There is a large open-air cistern once located north of the Hebdomon, a coastal suburb of Constantinople located on the Via Egnatia. Unusual in being located outside the Theodosian Walls, it possibly supplied the Hebdomon, which was also the site of an army camp and an imperial palace. Its Turkish name Fildamı “Elephant Stables” derives from a tradition that the elephants from a nearby Ottoman palace were kept here. It was later used as a “sunken garden” (Çukurbostan) during the Ottoman era as the open-air cisterns within the city walls. It is now a park in the district of Bakırköy in Istanbul.
The cistern, which perhaps dates to the 6th or 7th century, is around 127 x 76 meters, with a maximum capacity of roughly 125,000 cubic meters. Its walls are faced with alternating bands of brick and ashlar, similar to the Theodosian Walls and other open-air cisterns. The interior of the walls originally measured 11 meters, though its floor is now covered with soil. It is built on a sloping hill, with its western wall built against the rising hill, while its eastern wall is uncovered. Both the outer face of the east wall and the inner face of the west wall are reinforced by a series of niches measuring around 7 meters thick. The northern and southern walls, which once had a double staircase on the inside, are around 4 meters thick. At a later date, a water tower was added near its southeastern corner to help regulate water flow.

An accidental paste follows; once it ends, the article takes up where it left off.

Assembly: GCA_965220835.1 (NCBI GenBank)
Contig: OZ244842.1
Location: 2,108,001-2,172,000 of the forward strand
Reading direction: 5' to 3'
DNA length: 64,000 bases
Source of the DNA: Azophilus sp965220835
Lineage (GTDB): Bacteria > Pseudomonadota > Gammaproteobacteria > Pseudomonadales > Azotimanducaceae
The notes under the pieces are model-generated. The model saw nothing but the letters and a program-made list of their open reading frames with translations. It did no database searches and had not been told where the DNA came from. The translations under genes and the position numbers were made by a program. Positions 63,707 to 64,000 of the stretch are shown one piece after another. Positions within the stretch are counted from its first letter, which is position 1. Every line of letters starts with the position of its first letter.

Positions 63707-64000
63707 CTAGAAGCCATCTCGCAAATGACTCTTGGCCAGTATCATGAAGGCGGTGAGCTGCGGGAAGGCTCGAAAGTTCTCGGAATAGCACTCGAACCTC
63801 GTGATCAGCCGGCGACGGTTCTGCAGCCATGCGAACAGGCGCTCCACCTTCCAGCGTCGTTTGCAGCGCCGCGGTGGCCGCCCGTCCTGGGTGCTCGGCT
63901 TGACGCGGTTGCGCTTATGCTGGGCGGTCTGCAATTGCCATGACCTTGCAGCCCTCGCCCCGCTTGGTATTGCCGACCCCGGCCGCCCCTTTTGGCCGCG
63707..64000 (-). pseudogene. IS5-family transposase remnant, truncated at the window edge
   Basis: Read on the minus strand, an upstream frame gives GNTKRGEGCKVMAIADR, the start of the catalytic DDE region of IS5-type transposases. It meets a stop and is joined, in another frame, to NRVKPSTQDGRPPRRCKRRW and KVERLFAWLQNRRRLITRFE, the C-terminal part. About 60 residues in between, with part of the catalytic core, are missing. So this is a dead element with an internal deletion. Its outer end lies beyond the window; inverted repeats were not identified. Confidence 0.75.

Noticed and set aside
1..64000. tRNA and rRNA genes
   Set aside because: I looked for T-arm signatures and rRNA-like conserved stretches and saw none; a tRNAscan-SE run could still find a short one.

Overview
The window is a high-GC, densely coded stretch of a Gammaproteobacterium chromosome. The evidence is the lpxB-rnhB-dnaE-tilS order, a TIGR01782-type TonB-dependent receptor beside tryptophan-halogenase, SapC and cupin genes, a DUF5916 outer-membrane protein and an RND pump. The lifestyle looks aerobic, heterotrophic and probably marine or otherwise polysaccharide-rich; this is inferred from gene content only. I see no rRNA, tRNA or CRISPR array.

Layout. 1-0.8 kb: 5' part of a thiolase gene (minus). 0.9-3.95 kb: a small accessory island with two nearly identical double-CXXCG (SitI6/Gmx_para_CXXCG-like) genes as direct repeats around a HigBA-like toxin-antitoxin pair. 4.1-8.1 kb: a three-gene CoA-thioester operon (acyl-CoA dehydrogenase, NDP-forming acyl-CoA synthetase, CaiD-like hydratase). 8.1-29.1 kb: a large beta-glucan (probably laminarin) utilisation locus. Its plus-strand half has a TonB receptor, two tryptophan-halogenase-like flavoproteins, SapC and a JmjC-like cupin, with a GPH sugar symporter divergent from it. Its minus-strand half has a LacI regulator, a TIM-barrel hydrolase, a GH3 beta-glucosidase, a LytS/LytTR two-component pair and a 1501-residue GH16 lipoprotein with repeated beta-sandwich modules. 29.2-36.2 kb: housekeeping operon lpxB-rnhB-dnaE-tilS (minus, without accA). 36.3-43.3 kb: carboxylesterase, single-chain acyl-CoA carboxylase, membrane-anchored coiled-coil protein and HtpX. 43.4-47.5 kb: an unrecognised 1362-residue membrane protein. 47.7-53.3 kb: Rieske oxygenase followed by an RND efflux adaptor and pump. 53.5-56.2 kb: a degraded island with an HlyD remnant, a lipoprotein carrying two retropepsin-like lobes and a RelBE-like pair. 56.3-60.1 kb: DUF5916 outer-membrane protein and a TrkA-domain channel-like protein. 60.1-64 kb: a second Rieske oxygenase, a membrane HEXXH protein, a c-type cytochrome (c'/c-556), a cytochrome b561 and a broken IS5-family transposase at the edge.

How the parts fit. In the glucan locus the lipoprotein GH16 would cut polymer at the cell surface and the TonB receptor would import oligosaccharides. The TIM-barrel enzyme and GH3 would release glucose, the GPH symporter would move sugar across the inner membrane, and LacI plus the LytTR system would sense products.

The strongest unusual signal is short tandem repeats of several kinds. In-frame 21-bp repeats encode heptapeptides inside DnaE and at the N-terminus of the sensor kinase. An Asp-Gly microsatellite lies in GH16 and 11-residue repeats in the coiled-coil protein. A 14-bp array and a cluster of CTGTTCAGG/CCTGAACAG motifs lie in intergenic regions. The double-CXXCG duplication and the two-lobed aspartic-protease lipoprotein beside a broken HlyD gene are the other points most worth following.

Map of the Byzantine Cisterns of Constantinople
“A Byzantine Cistern near Istanbul” by Tülay Ergil
“The Water Supply of Constantinople” by Cyril Mango
“The Infrastructure Of A Great City: Earth, Walls And Water In Late Antique Constantinople” by James Crow
Brickstamps of Constantinople by Jonathan Bardill
Oxford Dictionary of Byzantium edited by Alexander Kazhdan